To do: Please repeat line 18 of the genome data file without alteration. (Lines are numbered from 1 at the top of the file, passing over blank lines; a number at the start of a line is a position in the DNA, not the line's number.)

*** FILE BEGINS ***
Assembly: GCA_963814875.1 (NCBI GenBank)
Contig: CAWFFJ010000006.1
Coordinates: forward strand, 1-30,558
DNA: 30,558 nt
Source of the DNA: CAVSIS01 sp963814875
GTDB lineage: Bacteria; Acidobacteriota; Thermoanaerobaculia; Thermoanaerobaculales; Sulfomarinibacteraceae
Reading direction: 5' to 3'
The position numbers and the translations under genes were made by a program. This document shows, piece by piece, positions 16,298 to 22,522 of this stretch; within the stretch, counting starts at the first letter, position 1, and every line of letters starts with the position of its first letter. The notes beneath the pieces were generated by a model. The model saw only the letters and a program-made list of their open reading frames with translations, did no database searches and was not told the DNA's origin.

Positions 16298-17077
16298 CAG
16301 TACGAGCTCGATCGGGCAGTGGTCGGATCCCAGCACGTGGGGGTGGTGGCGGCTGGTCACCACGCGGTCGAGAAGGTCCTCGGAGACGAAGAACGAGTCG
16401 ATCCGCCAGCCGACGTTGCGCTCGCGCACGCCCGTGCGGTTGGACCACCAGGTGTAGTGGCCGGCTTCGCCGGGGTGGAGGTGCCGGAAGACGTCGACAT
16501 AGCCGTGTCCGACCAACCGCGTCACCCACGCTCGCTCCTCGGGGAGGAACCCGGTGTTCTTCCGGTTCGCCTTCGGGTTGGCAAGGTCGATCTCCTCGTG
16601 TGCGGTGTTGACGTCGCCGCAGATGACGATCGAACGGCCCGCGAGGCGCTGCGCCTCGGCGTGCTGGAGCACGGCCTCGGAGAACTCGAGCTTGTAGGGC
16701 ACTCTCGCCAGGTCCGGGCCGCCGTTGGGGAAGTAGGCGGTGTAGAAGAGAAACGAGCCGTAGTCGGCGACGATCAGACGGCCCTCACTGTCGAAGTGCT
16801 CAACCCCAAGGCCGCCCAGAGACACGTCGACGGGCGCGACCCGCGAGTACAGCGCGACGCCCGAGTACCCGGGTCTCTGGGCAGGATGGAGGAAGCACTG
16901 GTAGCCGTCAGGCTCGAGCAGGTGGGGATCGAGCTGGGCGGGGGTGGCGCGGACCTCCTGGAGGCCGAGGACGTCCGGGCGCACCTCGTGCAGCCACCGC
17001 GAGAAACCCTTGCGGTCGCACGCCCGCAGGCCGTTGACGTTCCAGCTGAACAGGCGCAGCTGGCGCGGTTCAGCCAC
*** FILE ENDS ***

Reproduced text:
17001 GAGAAACCCTTGCGGTCGCACGCCCGCAGGCCGTTGACGTTCCAGCTGAACAGGCGCAGCTGGCGCGGTTCAGCCAC